Ellen Lupton, the keynote speaker, saw her flight canceled in Baltimore. Delayed by 24 hours, she spoke about her Free Font Manifesto: What if each foundry would give away an excellent font family? In a well-articulated talk and associated web page, she managed to address a sensitive issue in a balanced and courageous manner. Predictably, there were some disagreeing voices in the session on "The Business of Type", but there were no daggers or machetes---these were all confiscated by airport security. Travel is not what it used to be.

The newspaper tsar from New York

Give the guy a microphone, stage lights and a full auditorium, and he will entertain you for an hour without ever looking at a piece of paper or a computer screen. I am talking about Roger Black of Roger Black Inc, the master newspaper designer from New York. Confidence oozing from every bowl and one-liners hiding behind every serif, Roger gave a grand performance in his talk entitled Custom type for American newspapers. He pleased his hosts by declaring that Spain and Portugal have better-looking newspapers today than the United States. And he is on a mission to change that: Every town could use a different typeface. For example, Roger and David Berlow (Font Bureau), who is more than a production cat, started work in 1999 on a Kis for LA (the LA Times). He took the opportunity to shower his friend with accolades and exclamation points: Berlow is a good type designer. His Kis is as good as it gets. He especially lauded the color of the Kis typography. After seven long years, the Kis has made it to the front page of the LA Times.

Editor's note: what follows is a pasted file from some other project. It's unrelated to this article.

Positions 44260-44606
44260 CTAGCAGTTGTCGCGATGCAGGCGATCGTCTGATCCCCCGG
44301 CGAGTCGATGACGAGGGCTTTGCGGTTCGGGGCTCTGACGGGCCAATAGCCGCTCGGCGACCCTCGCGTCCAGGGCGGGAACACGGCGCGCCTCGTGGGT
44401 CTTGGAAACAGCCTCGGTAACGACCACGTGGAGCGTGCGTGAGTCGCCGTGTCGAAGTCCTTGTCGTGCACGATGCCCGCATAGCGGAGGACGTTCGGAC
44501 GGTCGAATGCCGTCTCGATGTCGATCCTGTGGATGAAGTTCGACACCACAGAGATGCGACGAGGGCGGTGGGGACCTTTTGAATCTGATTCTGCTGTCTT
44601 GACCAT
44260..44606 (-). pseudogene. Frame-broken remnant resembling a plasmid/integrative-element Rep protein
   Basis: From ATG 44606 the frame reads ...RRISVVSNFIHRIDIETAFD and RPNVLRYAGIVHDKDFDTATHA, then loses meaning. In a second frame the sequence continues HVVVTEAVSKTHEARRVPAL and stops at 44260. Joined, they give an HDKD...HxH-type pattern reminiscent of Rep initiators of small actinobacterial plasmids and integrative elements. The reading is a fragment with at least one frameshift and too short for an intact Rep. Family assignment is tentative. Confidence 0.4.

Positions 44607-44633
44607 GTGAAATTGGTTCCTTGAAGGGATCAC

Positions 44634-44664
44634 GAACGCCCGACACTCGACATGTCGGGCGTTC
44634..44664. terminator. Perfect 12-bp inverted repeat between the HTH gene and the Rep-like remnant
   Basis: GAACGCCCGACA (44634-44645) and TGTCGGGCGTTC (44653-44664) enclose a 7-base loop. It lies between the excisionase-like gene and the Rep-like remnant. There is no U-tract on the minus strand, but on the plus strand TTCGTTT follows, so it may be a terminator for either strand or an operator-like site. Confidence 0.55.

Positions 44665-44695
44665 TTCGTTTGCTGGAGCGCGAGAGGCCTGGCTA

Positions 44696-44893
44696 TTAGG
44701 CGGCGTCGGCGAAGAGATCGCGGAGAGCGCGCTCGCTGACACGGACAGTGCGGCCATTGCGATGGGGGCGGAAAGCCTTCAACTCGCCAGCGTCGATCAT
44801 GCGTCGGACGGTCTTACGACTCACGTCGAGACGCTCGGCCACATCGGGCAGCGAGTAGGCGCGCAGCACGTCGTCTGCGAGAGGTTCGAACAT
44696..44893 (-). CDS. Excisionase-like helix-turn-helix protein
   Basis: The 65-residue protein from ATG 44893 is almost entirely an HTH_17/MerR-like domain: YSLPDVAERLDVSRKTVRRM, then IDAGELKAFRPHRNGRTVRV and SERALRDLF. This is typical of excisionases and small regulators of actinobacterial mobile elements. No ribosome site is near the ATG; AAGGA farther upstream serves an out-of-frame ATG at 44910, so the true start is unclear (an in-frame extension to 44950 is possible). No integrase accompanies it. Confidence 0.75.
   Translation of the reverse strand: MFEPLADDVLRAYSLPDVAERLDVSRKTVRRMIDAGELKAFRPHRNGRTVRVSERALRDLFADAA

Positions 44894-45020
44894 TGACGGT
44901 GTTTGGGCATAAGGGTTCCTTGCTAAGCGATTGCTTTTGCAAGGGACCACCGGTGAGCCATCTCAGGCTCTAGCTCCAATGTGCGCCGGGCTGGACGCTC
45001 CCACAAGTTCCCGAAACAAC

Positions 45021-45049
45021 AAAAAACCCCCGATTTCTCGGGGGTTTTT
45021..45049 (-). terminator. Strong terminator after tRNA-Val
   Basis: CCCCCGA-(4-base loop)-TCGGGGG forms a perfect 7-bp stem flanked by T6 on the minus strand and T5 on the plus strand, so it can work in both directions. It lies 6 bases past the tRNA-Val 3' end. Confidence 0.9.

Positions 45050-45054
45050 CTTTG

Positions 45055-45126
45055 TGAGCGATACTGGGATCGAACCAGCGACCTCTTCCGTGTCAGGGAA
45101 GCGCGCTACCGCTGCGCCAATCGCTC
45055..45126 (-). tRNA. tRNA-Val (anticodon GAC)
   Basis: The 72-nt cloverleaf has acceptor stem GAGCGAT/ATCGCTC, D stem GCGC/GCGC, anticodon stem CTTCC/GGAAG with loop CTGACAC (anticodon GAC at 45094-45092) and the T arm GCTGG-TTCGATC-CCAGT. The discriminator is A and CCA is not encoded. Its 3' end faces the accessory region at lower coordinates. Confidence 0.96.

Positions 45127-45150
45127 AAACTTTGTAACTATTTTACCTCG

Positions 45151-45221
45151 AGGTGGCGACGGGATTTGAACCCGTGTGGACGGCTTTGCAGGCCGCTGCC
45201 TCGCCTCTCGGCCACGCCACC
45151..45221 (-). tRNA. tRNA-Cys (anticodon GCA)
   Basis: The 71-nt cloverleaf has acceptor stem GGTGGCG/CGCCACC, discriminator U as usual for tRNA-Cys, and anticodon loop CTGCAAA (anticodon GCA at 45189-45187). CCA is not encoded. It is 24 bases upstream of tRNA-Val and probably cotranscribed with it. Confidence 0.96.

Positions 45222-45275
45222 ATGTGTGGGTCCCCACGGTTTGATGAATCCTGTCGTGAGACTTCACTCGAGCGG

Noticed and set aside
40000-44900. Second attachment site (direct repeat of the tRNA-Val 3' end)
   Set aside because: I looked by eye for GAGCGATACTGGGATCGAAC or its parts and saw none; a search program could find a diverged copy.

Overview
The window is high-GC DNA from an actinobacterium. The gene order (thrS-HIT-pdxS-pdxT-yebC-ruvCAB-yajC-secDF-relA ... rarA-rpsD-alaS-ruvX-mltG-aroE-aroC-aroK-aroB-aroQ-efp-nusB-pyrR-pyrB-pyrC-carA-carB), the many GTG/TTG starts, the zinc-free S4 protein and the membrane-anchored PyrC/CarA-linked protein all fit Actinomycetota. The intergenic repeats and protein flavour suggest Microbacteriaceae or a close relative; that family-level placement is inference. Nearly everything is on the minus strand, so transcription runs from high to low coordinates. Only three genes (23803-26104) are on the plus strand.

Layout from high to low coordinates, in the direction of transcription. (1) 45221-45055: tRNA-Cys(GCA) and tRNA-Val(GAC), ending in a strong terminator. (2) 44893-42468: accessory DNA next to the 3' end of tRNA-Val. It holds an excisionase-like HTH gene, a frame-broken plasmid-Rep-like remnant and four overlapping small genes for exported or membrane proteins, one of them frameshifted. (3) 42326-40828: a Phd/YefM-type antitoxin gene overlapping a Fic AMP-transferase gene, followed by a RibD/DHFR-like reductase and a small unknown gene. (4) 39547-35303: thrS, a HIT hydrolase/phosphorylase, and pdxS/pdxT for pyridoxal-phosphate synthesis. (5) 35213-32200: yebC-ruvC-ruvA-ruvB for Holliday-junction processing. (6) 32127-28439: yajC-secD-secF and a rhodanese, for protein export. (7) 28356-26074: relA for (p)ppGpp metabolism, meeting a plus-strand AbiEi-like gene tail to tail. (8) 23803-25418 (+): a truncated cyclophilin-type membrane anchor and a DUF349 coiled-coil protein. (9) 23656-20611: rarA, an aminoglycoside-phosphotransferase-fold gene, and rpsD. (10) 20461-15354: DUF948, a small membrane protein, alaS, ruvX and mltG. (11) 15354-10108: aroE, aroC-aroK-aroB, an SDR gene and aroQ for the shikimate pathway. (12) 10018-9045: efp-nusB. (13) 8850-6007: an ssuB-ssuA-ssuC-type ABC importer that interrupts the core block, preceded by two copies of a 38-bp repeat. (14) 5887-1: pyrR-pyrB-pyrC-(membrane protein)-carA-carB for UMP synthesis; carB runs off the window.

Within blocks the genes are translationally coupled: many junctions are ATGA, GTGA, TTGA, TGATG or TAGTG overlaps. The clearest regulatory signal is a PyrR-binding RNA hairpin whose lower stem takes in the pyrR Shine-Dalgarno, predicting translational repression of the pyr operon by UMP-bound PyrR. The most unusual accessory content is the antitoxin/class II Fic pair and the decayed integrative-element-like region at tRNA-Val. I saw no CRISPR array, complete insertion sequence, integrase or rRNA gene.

Cheltenham has a certain mystical musty feeling to it. [...] The New York Times looks presbyterian. And so he raised the issue of the web version of the New York Times. With new technology (WPF, Vista) to be released soon, we may see personalized web versions of this and other newspapers in their own type palettes. Roger predicts that the next twelve months will be very interesting. We may even witness an Adobe versus Microsoft type war. For a guy like Roger, the web is another possible goldmine, so he decries the conservative nature of many webbies: there is a kind of HTML 1.0 nostalgia.

The British armada